April 23, 2019

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Plaintiffs in industry lawsuit challenging CFPB payday loan rule move for reconsideration

We have previously blogged about the industry challenge to the CFPB’s rule on payday/vehicle title/high rate installment loans.  The Plaintiffs’ have now filed an Unopposed Motion for Reconsideration and have advised that the CFPB intends to file a separate supporting memorandum.  In their Motion for Reconsideration, the Plaintiffs’ argue that a combined stay of litigation (previously approved by the Court) and stay of the Rules’ compliance dates (previously denied by the Court) –

would relieve the parties and the Court of the burdens of litigation that might not be needed, while at the same time protecting Plaintiffs’ members from having to comply with, and prepare for compliance with, an allegedly invalid rule….

But rather than grant or deny the motion in full, the Court’s order severed these two inextricably intertwined proposals. The order thereby granted a combination of relief that was not requested by the parties, and which undermines, rather than furthers, their agreed-upon solution to the dilemma discussed above. Staying the litigation while denying a stay of the Rule relieves the parties and the Court of the burdens of litigation, but it does so without relieving Plaintiffs of the need for litigation….  Thus, absent a stay of the compliance date, Plaintiffs will have no tenable option other than to file a motion for preliminary injunction (and a lift of the litigation stay).

(emphasis in original)

We fully subscribe to the views expressed in the Motion for Reconsideration.  However, we hope the CFPB is not putting all of its eggs in one basket and counting on the court to change its mind.  A second fallback approach—which we strongly recommend—is for the CFPB to engage in formal notice and comment rulemaking to extend the compliance deadline and provide breathing space for ensuing notice and comment rulemaking on the substance of the Rule.  We think the justification for such rulemaking, should it prove necessary, is compelling.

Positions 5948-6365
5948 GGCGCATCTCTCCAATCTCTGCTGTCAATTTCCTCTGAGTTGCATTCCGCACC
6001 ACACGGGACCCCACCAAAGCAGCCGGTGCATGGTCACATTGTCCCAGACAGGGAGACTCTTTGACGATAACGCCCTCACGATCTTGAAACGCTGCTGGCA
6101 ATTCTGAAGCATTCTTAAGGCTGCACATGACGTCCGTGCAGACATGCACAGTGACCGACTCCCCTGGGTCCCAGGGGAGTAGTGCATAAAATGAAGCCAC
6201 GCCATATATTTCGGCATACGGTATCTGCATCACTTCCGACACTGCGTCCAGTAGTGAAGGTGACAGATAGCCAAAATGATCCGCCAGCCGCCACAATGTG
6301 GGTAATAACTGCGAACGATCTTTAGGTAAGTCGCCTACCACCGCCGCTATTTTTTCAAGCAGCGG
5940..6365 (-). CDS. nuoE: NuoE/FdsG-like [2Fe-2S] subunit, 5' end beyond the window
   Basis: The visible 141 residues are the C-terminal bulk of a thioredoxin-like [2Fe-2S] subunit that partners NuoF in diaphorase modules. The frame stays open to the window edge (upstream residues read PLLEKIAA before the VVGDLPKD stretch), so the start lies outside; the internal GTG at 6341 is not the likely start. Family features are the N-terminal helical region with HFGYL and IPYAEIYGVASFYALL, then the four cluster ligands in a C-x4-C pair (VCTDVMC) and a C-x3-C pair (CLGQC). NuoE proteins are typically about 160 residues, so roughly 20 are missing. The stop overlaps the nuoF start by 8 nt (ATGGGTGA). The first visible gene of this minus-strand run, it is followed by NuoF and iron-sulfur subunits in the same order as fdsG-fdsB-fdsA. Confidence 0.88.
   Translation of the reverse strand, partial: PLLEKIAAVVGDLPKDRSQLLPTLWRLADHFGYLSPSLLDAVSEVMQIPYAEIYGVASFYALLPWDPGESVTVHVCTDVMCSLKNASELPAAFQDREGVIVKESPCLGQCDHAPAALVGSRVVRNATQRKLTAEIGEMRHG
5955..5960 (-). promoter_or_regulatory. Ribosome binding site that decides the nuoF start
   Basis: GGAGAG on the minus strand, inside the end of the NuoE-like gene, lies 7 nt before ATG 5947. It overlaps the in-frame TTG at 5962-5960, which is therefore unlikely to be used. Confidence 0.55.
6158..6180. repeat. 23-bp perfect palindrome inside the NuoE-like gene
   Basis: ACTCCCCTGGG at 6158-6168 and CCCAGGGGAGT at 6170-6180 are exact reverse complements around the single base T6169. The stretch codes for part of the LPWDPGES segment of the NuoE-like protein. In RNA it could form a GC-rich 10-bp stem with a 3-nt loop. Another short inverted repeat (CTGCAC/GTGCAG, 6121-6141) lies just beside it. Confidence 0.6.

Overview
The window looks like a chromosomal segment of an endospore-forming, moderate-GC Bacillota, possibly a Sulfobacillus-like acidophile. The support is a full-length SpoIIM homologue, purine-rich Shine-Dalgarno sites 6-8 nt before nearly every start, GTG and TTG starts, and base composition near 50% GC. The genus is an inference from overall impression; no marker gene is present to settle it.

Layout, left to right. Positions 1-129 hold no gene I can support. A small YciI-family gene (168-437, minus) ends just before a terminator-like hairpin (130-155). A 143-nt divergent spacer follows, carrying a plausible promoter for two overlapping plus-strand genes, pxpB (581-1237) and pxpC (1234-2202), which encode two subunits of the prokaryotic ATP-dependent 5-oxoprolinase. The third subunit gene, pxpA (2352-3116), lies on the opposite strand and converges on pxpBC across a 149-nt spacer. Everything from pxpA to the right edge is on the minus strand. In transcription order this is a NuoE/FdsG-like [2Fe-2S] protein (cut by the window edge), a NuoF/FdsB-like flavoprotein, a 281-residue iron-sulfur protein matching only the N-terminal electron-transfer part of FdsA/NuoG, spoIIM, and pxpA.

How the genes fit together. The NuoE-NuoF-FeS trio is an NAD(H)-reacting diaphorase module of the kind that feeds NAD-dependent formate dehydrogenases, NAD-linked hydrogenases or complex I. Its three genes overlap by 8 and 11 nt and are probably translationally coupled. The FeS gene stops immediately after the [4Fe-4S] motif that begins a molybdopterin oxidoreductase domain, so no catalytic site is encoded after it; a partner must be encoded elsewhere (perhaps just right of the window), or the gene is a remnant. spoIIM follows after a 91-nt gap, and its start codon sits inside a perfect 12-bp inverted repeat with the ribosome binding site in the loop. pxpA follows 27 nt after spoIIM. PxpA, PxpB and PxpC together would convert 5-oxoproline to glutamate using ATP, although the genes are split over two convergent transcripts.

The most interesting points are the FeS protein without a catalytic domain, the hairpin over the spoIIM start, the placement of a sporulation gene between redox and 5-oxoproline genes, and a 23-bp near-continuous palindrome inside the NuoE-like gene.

Copyright © by Ballard Spahr LLP

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About this Author

Jeremy T Rosenblum, consumer financial services group, finance partner, Philadelphia, Pennsylvania, Ballard Spahr, UDAAP, TILA
Partner

Jeremy T. Rosenblum is Co-Practice Leader of the firm's Consumer Financial Services Group. He has devoted the past 30 years in private practice to representing the consumer financial services industry.

Mr. Rosenblum's practice focuses on federal and state lending and consumer practices laws, with emphasis on the interplay between federal and state laws, joint ventures between banks and nonbank financial services providers, the development and documentation of new financial services products (especially products designed to serve the needs of...

215-864-8505
Kaplinksy, partner, New York, finance
Partner

Alan S. Kaplinsky is Co-Practice Leader of the firm's Consumer Financial Services Group, which has more than 115 lawyers. Mr. Kaplinsky devotes his practice exclusively to counseling financial institutions on bank regulatory and transactional matters, particularly consumer financial services law, and defending financial institutions that have been sued by consumers in individual and class action lawsuits and by government enforcement agencies. Visit Mr. Kaplinsky's profile in Wikipedia.

Mr. Kaplinsky is heavily involved in counseling and representing clients in a wide variety of matters (regulatory, supervisory and enforcement) involving the Consumer Financial Protection Bureau. He was instrumental in launching a blog, CFPBMonitor.com, focused on the Consumer Financial Protection Bureau.

Mr. Kaplinsky pioneered the use of pre-dispute arbitration provisions in consumer contracts, has counseled numerous consumer financial services companies on this subject, and has defended in court numerous companies that have sought to enforce consumer arbitration agreements.

215-864-8544